• Summary:   Contact Information: Paul Cross ( Phone: 406-994-6908 ); Paul Laustsen ( Phone: 650-329-4046 );   Note the bright red patch on the wolf's hindquarters in this thermal image of a captive wolf at the Grizzly and Wolf Discovery Center in West Yellowstone. This is where fur was shaved to replicate the loss of fur associated with sarcoptic mange. The fur will eventually grow back. USGS scientists are examining thermal imagery of wolves as one step in assessing impacts of sarcoptic mange on the survival, reproduction and social behavior of this species in Yellowstone National Park. All research animals are handled by following...

  • The Planetary Society, the world’s largest non-profit space interest organization, announced the appointment of two new members to its Board of Directors: Britney Schmidt, assistant professor, School of Earth and Atmospheric Sciences, Georgia Institute of Technology, and actor Robert Picardo.

  • In response to U.S. President Obama’s Fiscal Year 2017 Budget Request, The Planetary Society issued statements from Bill Nye, CEO, and Casey Dreier, director of space policy.

  • Fran Bagenal is a research scientist at the Laboratory for Atmospheric and Space Physics at the University of Colorado, Boulder, who is working on the New Horizons mission to Pluto and the Juno mission to Jupiter. Her main area of expertise is the study of charged particles trapped in planetary magnetic fields. She remembers a young Alan Stern walking into her office in 1989 and suggesting a mission to Pluto. “Whatever units you use – Kelvin, Fahrenheit or Celsius – it’s bloody cold on Pluto!” I incant in my strongest English accent. I love giving public talks about Pluto. The audience is...

  • Today’s post is written by Alex Parker, a research scientist at the Southwest Research Institute in Boulder, Colorado, working on NASA’s New Horizons mission. Pluto and its moons are the most distant worlds ever visited by any of humanity’s robotic explorers, but for how much longer will that remain true? New Horizons is outbound through the Kuiper Belt, and two years ago today we discovered a smaller, more distant world that we could send it to. Likely an icy relic left behind from the era of planet formation, this world lies nearly a billion miles further from the sun than Pluto....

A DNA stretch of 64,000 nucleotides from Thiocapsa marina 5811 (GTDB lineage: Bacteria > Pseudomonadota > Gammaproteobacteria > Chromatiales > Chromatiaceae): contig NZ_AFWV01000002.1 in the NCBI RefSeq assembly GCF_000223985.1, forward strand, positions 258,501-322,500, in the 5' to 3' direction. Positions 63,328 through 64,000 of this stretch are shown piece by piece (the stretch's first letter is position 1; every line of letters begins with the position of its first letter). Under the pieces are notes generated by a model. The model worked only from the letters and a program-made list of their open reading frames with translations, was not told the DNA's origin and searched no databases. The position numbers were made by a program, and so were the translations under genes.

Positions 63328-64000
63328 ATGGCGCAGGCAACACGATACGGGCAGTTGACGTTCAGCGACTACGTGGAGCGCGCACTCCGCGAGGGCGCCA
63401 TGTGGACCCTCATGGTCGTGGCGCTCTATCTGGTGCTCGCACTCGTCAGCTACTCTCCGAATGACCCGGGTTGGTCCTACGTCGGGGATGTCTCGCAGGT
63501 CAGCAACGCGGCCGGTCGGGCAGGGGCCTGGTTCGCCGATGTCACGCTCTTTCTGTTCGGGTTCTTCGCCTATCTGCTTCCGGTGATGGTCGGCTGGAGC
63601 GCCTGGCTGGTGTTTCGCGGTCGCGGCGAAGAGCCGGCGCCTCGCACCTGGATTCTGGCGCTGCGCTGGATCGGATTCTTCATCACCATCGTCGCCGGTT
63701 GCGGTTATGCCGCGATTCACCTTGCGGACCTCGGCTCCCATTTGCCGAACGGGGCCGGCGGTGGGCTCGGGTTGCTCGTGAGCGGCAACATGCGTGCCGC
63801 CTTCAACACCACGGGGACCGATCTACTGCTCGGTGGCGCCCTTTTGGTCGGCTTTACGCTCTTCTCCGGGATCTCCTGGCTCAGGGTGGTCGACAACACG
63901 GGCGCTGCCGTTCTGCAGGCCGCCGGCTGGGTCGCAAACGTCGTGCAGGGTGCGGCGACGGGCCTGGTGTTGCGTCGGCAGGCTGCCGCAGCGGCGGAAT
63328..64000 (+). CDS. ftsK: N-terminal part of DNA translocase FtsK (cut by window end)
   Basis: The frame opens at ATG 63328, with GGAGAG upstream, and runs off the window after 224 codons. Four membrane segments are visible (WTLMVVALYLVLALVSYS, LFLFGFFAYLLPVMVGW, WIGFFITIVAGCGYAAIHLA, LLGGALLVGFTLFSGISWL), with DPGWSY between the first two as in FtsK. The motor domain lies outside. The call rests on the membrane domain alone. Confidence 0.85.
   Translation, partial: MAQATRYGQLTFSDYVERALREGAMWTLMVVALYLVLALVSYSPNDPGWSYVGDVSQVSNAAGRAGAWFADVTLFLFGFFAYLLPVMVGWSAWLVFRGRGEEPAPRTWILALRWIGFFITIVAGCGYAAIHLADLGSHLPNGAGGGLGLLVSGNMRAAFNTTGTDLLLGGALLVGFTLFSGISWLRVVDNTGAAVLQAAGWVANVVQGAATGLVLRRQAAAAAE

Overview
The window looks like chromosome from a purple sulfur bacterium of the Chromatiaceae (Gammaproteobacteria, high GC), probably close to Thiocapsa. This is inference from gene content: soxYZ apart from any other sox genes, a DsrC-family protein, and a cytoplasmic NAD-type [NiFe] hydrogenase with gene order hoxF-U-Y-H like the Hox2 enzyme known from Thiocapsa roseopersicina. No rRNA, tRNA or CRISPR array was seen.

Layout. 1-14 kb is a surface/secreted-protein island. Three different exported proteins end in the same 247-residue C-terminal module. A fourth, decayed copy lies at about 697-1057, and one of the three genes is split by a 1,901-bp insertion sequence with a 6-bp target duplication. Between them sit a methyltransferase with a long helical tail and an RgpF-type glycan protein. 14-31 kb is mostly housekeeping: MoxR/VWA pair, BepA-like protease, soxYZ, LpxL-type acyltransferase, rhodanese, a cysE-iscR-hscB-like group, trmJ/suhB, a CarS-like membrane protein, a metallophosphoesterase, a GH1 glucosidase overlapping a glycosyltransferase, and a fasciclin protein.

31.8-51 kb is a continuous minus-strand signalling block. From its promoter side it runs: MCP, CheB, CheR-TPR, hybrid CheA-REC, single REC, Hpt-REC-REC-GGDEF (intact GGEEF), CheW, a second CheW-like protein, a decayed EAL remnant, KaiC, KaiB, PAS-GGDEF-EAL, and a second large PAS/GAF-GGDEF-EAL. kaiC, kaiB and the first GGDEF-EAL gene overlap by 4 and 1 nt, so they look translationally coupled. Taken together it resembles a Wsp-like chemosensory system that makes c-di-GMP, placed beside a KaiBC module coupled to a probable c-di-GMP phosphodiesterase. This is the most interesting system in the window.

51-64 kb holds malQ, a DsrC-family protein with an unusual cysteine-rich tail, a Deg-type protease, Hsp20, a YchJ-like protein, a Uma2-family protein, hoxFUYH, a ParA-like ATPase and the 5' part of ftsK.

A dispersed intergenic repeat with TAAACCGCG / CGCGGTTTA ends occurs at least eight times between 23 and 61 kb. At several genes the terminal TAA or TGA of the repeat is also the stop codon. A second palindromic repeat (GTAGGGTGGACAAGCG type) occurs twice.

• Twenty-five applicants were selected to visit in November 2016, and peered into Goddard's giant cleanroom where the telescope was being tested. The results of that visit are now on display at the NASA Goddard Visitor Center.

  • At NASA's Goddard Space Flight Center in Greenbelt, Maryland the James Webb Space Telescope team completed the acoustic and vibration portions of environmental testing on the telescope.

  • The technicians who are inspecting the telescope and its expansive golden mirrors look like ghostly wraiths in this image as they conduct a "lights out inspection" in the Spacecraft Systems Development and Integration Facility (SSDIF) at NASA's Goddard Space Flight Center in Greenbelt, Maryland.

  • NASA is partnering with the Space Telescope Science Institute (STScI) and the Northrop Grumman Corporation to highlight the James Webb Space Telescope at South by Southwest (SXSW) from March 12 to 18, 2017.

  • With the discovery of seven earth-sized planets around the TRAPPIST-1 star 40 light years away, astronomers are looking to the upcoming James Webb Space Telescope to help us find out if any of these planets could possibly support life.

  • Inside NASA's Goddard Space Flight Center in Greenbelt, Maryland the James Webb Space Telescope team completed the environmental portion of vibration testing and prepared for the acoustic test on the telescope.

  • NASA announced the opening of a free new art exhibit inspired by the Webb Telescope at Goddard's Visitor Center in Greenbelt, Md.

NExSS Events Calendar

 

Habitable Worlds 2017

 

3rd Workshop on Extremely Precise Radial Velocities (EPRV)